the arrival of "Baby Face" Nelson, later posed next to
the slab where ol' Les was laid out at what was then
the Haben-Bradley Funeral Home.
      Lester's gravestone, next to his wife Helen and
other family members, at St. Joseph's Cemetery, in a
suburb west of Chicago. Buried nearby is his
boyhood friend and later accomplice, Jack Perkins,
who thereafter hooked up with the Mob but still
looked after the Widow Gillis in her later years.
     Although a Catholic "backslider," Les remained
close to Father Coughlen, a "spiritual" priest of the
tavern variety and ecclesiastical counselor to the
bank-robbing community, from whom Mr. Gillis
sought shelter in his hour of need. If the good Father
heard his Confession and gave him Last Rites, Lester
may have done a little time in Purgatory (later
abolished by the Church) but might eventually have
reached Heaven. If both were too rattled that
evening to think about saving his soul, the Devil may
have still have been impressed enough to employ
him as Hell's equivalent of a Wal-Mart Greeter.  
WITH NELSON DEAD, John Paul Chase was soon caught in California, and meanwhile
Helen had quickly surrendered to the FBI. But the local newspapers went nuts, for the
ureau already had issued a show-no-mercy statement that one paper translated into a
-FACE"  headline. The Feds then began arresting anyone ever
connected with Nelson--except
for Father Coughlan, a sort-of priest, and Jimmy Murray,
who by now was a dubious informant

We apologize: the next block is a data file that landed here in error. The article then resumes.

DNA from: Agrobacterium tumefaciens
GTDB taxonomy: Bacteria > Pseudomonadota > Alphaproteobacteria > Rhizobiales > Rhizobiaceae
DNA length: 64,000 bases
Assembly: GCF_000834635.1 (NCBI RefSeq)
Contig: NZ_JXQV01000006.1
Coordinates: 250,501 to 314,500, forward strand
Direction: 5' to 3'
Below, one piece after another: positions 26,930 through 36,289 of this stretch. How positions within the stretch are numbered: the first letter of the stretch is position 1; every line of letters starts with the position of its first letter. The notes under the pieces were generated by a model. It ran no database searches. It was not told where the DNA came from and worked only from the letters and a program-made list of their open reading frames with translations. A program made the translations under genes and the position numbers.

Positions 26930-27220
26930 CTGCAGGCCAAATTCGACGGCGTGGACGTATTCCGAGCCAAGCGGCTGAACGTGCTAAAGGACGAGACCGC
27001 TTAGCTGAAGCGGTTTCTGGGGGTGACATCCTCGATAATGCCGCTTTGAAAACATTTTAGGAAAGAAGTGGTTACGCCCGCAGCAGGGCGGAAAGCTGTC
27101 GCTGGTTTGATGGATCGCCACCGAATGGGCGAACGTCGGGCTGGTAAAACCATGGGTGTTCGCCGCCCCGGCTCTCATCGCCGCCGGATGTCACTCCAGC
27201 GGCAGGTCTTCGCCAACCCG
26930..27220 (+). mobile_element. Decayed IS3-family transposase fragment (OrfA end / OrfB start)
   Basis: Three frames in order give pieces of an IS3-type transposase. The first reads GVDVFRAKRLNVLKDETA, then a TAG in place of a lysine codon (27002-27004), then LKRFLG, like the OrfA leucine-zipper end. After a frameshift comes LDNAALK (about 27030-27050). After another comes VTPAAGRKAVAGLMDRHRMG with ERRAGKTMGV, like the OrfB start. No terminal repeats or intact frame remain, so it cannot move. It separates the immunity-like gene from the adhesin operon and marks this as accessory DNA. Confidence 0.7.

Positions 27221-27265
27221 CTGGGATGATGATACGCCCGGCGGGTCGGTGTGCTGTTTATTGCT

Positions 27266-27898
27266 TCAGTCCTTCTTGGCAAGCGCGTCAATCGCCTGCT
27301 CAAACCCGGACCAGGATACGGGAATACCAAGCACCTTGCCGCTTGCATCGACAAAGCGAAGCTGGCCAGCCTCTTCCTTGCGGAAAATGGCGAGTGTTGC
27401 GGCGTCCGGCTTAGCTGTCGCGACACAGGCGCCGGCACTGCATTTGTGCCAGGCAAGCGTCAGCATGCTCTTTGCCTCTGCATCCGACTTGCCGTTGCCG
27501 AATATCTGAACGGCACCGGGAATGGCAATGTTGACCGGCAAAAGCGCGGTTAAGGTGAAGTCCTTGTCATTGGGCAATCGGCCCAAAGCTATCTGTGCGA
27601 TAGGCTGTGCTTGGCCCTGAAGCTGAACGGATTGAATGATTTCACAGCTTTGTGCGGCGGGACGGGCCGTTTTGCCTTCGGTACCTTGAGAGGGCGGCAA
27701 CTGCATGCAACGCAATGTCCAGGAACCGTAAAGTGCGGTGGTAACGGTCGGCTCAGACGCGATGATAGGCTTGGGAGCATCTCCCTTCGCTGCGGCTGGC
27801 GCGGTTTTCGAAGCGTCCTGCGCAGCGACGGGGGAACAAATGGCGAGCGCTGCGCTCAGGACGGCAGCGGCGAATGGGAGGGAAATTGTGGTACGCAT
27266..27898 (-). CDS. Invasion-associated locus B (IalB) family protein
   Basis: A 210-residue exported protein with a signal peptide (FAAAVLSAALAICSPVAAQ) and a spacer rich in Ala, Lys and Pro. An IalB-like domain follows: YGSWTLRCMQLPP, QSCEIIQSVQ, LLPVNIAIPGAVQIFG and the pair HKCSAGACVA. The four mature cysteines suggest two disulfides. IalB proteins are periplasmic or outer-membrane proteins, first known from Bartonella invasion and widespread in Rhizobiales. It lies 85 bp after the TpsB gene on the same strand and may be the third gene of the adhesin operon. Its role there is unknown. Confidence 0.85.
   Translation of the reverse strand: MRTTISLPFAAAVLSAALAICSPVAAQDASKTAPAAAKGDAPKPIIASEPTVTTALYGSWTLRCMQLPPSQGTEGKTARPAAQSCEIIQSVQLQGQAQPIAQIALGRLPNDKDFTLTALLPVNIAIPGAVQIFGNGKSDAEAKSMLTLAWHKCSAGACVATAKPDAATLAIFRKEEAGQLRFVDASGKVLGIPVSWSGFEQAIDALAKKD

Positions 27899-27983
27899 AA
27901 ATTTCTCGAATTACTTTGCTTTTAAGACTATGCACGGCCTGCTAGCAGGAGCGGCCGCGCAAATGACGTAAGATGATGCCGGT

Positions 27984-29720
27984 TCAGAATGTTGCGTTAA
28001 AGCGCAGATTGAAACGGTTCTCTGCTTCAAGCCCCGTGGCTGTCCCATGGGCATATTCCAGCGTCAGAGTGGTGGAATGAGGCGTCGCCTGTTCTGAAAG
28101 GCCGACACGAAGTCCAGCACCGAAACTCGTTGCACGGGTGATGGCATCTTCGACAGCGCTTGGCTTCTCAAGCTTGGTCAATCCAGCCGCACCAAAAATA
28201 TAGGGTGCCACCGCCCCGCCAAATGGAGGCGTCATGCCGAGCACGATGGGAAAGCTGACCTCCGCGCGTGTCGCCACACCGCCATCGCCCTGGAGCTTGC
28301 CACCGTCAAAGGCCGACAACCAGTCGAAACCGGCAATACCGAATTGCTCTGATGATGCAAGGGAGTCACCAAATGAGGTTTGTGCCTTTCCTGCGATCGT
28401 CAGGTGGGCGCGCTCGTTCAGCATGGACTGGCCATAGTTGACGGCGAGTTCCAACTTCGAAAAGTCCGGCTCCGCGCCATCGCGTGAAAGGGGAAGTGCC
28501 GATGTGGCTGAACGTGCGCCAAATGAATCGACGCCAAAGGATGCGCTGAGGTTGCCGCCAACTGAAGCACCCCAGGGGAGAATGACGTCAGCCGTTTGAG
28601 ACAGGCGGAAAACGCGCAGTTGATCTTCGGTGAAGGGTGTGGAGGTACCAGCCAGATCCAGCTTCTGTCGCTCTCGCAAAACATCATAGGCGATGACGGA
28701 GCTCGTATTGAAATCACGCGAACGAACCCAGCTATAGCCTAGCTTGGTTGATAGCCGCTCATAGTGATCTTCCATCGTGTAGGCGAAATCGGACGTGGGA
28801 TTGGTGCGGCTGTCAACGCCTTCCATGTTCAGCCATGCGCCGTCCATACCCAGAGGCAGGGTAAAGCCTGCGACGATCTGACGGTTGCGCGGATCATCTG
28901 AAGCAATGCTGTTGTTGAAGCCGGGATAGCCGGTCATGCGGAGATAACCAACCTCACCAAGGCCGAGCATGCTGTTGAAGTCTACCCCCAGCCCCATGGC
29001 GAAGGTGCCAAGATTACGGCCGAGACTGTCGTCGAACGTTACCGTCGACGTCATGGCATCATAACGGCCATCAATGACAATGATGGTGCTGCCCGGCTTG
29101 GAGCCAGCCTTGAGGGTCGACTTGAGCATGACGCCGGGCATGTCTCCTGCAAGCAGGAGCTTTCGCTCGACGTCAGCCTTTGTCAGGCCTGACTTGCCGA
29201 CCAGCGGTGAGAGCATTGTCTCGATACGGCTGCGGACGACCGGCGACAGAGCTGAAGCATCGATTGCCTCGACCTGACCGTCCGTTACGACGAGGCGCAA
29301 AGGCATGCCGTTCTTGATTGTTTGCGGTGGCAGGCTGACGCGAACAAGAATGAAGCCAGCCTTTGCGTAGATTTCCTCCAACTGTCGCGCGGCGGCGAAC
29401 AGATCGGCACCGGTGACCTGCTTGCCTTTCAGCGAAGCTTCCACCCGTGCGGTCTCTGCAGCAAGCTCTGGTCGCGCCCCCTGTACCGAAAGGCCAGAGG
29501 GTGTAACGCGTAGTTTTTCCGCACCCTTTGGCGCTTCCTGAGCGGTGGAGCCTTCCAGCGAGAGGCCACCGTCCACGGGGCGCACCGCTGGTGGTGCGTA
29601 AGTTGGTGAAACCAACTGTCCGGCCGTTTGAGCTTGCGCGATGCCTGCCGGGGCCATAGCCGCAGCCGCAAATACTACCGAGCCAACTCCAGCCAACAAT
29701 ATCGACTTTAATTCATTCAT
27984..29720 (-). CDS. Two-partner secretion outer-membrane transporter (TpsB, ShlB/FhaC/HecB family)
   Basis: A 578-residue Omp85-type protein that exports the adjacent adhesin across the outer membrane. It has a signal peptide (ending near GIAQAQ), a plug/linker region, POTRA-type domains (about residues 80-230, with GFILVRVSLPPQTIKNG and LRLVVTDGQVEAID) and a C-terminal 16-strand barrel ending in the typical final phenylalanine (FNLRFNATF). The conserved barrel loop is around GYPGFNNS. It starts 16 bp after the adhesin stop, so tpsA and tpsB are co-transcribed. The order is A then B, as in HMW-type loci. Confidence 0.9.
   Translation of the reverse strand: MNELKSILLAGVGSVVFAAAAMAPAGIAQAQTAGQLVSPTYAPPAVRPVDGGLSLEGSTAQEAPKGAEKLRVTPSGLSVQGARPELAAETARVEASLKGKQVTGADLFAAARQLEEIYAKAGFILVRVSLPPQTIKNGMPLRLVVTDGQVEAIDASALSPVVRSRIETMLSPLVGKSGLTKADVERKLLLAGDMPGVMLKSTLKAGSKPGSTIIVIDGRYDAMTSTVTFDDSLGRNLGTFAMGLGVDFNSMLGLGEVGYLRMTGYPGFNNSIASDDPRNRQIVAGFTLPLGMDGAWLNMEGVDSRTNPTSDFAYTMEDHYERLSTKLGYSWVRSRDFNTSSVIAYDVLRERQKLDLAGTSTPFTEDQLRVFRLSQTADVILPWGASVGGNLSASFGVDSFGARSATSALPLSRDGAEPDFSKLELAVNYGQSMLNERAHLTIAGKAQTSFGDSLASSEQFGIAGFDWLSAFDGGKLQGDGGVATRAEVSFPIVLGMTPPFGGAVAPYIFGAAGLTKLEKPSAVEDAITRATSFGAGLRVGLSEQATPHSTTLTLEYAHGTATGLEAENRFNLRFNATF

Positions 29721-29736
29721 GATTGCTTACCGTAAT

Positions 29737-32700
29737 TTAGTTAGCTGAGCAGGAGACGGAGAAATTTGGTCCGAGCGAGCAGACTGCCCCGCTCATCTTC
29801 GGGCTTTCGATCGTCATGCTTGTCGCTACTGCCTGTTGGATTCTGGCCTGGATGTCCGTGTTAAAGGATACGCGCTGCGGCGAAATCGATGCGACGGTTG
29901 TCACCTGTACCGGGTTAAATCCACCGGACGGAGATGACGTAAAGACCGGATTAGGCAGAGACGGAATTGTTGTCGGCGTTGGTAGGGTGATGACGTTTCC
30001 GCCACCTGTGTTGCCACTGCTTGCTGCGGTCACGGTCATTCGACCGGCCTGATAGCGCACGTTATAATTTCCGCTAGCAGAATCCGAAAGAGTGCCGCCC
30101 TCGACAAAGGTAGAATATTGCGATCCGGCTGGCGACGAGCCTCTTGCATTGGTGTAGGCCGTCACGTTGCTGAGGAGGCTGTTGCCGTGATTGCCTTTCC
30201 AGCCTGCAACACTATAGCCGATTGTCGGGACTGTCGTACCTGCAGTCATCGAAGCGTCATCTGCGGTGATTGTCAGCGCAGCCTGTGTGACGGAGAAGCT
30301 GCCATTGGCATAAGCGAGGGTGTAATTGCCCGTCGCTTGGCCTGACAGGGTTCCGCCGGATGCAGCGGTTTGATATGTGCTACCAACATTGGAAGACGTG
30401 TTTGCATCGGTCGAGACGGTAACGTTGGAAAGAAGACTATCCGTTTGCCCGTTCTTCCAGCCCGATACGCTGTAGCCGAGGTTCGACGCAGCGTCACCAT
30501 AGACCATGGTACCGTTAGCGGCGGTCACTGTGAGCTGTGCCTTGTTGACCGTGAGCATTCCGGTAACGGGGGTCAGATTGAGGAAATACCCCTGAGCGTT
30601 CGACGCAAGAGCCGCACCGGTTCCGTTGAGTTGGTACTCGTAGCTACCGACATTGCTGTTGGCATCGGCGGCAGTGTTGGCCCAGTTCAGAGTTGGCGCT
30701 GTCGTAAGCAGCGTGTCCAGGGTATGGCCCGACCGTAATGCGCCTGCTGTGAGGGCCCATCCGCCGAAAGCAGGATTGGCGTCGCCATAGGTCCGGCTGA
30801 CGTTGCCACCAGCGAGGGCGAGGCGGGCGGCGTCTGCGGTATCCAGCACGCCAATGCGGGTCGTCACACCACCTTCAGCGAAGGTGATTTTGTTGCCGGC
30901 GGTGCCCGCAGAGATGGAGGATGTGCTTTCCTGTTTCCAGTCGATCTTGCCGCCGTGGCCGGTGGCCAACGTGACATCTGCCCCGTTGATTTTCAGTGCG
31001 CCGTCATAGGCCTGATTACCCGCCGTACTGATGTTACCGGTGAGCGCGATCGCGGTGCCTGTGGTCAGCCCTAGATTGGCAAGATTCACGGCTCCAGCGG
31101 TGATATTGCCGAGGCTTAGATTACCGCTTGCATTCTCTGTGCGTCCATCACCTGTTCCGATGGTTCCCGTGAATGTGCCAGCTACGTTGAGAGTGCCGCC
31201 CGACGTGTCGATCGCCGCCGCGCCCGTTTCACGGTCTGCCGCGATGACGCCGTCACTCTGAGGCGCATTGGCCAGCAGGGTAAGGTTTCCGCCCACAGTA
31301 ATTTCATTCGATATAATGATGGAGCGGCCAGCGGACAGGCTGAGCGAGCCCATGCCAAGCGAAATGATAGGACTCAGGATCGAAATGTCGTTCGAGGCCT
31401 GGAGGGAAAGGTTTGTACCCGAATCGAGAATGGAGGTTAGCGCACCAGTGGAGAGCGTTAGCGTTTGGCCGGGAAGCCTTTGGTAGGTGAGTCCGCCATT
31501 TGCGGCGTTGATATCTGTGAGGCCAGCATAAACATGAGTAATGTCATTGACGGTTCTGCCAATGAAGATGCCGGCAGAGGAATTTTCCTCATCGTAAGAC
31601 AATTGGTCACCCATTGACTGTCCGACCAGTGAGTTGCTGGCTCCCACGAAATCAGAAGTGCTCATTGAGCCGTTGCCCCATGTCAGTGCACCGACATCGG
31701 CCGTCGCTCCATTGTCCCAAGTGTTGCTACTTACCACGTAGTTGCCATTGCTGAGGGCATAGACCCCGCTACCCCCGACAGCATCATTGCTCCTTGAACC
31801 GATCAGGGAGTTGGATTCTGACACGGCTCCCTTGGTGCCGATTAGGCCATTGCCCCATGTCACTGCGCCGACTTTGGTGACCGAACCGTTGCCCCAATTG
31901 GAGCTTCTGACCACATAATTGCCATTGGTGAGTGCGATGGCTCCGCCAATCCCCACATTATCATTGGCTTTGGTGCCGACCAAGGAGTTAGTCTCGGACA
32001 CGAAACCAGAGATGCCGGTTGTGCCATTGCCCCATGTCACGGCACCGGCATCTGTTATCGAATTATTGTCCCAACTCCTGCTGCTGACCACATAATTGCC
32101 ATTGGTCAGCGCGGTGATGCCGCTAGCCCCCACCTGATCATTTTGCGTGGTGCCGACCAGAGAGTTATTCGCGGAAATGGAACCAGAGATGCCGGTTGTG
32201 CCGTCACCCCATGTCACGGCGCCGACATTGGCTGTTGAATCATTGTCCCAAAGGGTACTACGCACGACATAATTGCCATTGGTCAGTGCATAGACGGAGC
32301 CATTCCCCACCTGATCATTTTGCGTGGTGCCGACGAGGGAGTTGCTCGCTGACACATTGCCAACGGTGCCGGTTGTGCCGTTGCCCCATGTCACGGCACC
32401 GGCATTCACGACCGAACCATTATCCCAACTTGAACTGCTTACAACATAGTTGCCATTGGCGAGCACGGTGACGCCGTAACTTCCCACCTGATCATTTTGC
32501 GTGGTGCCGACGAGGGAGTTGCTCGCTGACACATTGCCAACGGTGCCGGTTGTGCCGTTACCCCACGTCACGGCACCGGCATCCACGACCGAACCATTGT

trying to save his own hide. Not until 1937 did a
new neighbor
, who had just moved in nearby and who happened to be a Kennilworth cop,
 advise the FBI of new information pertaining to Nelson's guns, which were still in the
area and "too hot to handle." But Hoover, now chasing American Nazis in the
German-American Bund, considered bank-robbers history and no action was taken.
  As bad luck would have it, the G-men had sent their only car into Lake Geneva for groceries,
and when a V-8 Ford approached they assumed it was only the Hermansens coming back. A
couple of feds stepped outside, only to realize that in the car were Baby Face Nelson, his wife
Helen, and a starstruck young bootlegger named John Paul Chase, who had ridden back with
them from California. Nelson quickly realized he'd stumbled into a trap that wasn't set, and he
chatted briefly with the agents (holding an automatic pistol under a newspaper), and then
hurriedly left. The feds put in a panicky call to Chicago, hoping Nelson could be
intercepted--since they had no car in which to give chase.
 Melvin Purvis immediately dispatched two cars to head for Lake Como via the Northwest
Highway (then U.S. 12, later U.S. 14), and near the hamlet of Fox River Grove Agent Thomas
McDade thought he recognized Nelson's car and turned around to give chase. Likewise thinking
he recognized a G-car, Nelson spun his Ford around and as the two passed a second time,
Nelson was certain. But instead of running, Nelson turned around yet again and began chasing
McDade. As he pulled up beside McDade's coupe, McDade's partner got off a lucky shot that
managed to hit Nelson's fuel pump near the northern outskirts of the town of Barrington,
allowing the agents to make it through town and set up an ambush.
 Meanwhile, an FBI Hudson, carrying Inspector Sam Cowley and Agent Herman Hollis, had